Home » Recipes » Filled Cookies » Easy Clothespin Cookies (Cream Horns)

Easy Clothespin Cookies (Cream Horns)

Easy Clothespin Cookies (Cream Horns)

Easy Clothespin Cookies (Cream Horns)

5 from 1 vote
Easy Clothespin Cookies (Cream Horns)
4.6 rating based on 12,345 ratings
4.6/5 (8)
Course: Filled CookiesCuisine: ItalyDifficulty: Medium



This is a shortcut recipe for Clothespin Cookies, also known as Ladylocks and Cream horns. It uses frozen puff pastry, baked wound around a cone and filled with a marshmallow creme filling. This large recipe can easily be reduced* (see note).


  • 3 packages Pepperidge Farms Frozen Puff Pastry, thawed (another brand is fine)

  • 2 pounds powdered sugar

  • 2 cups Crisco shortening

  • 1 teaspoon vanilla

  • 3/4 cup milk

  • 1 (7-ounce) jar marshmallow cream

  • food coloring (optional)


  • Preheat oven to 450 F. Thaw the pastry and roll out on a lightly floured surface until it forms a 12″x10″ rectangle. Cut into 1/2″x6″ long strips using a pizza cutter. Wrap each strip around a cone-shaped cookie form (available here), moistening slightly with water and overlapping the edges slightly. Bake for 5 minutes then turn oven down to 375 and bake for 10 more minutes. Carefully remove from forms and cool completely.
  • With an electric mixer on high speed, beat together sugar, Crisco, vanilla, and milk for 10 min. Add marshmallow cream and beat until combined. Color with food coloring, if desired. Using a pastry bag, pipe filling into cooled cookies. Sprinkle with sifted powdered sugar before serving. Store cookies in an airtight container. Cookies are best if refrigerated until used. May be frozen.


  • * Measurements for about 66 cookies:
    1 package of puff pastry dough
    10.5 ounces (by weight) of powdered sugar (use a kitchen scale, or 2/3 of a pound)
    2/3 cup Crisco shortening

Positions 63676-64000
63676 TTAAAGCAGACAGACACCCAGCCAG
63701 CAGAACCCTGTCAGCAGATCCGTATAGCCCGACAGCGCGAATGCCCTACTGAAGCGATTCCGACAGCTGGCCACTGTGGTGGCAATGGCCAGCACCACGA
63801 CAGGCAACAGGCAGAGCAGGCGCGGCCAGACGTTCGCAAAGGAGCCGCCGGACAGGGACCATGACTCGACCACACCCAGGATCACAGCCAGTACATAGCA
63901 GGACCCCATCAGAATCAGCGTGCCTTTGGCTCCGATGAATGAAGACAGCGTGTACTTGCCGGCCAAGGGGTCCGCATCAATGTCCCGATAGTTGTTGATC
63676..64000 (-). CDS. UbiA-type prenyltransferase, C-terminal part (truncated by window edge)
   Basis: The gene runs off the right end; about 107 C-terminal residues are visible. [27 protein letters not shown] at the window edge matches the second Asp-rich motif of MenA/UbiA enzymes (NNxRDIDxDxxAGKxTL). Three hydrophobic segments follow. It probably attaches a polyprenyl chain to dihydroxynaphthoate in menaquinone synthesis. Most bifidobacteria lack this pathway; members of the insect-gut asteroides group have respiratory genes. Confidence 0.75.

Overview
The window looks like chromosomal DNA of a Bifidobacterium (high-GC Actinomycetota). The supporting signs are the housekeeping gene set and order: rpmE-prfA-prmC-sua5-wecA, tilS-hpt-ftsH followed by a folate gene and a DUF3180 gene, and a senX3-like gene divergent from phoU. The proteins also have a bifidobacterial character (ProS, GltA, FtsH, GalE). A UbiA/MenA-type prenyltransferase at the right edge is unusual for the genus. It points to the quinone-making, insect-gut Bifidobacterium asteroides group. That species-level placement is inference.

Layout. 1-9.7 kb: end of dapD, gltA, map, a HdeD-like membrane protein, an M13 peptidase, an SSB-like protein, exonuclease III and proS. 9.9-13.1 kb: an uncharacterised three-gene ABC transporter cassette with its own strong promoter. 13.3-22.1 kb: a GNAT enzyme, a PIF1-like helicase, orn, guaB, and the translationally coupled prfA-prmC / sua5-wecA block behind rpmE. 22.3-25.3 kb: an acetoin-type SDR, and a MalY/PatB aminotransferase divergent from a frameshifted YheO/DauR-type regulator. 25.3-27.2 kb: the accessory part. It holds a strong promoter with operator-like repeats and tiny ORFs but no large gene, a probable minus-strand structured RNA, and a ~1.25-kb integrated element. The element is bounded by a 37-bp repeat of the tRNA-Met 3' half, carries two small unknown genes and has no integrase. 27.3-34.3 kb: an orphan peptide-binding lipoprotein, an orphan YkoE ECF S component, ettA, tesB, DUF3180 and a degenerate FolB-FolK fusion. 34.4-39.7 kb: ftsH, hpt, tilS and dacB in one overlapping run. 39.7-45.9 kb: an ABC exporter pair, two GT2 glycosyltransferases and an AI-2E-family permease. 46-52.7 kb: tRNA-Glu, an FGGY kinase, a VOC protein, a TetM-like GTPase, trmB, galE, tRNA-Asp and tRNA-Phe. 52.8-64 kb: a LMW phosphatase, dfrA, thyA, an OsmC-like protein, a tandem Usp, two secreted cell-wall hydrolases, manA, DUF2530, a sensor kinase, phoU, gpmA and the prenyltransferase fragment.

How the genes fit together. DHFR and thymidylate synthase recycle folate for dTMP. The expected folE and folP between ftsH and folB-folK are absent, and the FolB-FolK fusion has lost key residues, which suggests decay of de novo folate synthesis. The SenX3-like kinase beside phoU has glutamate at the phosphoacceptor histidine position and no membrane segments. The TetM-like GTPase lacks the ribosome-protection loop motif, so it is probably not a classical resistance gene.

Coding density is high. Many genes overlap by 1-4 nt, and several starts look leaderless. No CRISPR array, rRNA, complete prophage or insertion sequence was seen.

1/3 teaspoon vanilla
    1/4 cup milk
    2.3 ounces (by weight) of Marshmallow Creme (use a kitchen scale, or 1/3 of a 7-ounce jar)



Name & Location
(example: Sue in LA)
LOVE this recipie! Easy to follow. Would not change a thing!
- A Baker
This is the best recipe. Everyone loves these always a big hit. My mom asked if i could make 8 dozen for people that requested these from church. Will always use your recipe. Thank you
- wendy mankin
I wish it had a stronger flavor so I added another teaspoon of vanilla. Maybe next time I may add almond. Rather greasy...
- joyce
This recipe is very sweet....I use less powdered sugar and more marshmellow creme. I also cook my pastry on a real clothespin ...... the old kind that are round and have the slit in them, not the ones with the wire spring.
- kim
I made your filling with homemade puff pastry for my very first ladylocks. I used dowel rods and greased them once with shortening. The cookies slid off very nicely. My son said they are the best cookies I have ever made. Thank you for a great recipe! I will definitely be making these again.
- Eileen
My Cousin used to make these but it was so much harder (usually the first batch got thrown out). This is sooooo easy and great tasting. My family loves them. My husband cut dial rods for me and I covered them in tin foil. The filling is the best I've ever tasted.
- A Baker
I made these today for the second time and think the recipe is great - although time-consuming, they are easy. I had a total of 216 cookies. I'd like to pass along some tips that made this time much easier than the first time. First I baked them @ 400 degrees for 11-12 minutes....I didn't want to have to adjust the temperature so often. I used 1/2 inch dowel rods and cut them the length of the cookie sheets I was using and then wrapped each one in Non-stick aluminum foil (7-8 cookies fit on each rod.) What a difference that makes in getting the hot cookies off the rods without breaking them. I also used water to seal the exposed ends so that they didn't pop up while baking. I will be adding this to my list of favorite cookies to bake - and to eat! Again thanks for a great recipe!
- A Baker
Thanks for helping me bring back my most favorite cookie ever! My Christmas touch to these was always to split my filling in three and add some Red food coloring for 1/3,Green for 1/3 & 1/3 left white,making beautifully tinted pink & light green filling, to the white I would sprinkle a bit of Colored Sugar (Red & Green) on the ends of the cream filling! It made for a Beautiful festive Christmas cookie tray as well as delicious! I always used clothespins before I inherited the straight cannoni metal tubes not cones and they worked just fine. The old-fashioned clothespins are hard to find these days, you have to get them at a craft store like Michaels and I believe they are called doll making pins, if you search for clothespins.. nada. You have to prepare them by baking the clothespins in a hot oven for a while before the first use so they don't spread during the cookie baking, and I also spray them with the butter flavored Pam before adding the Pastry!
- Sandi
Supported By: Starfish Reviews

Rate this recipe!

Scan this QR code to return to this page and rate the recipe.

QR Code

Alternately, you can return to this page to write your review: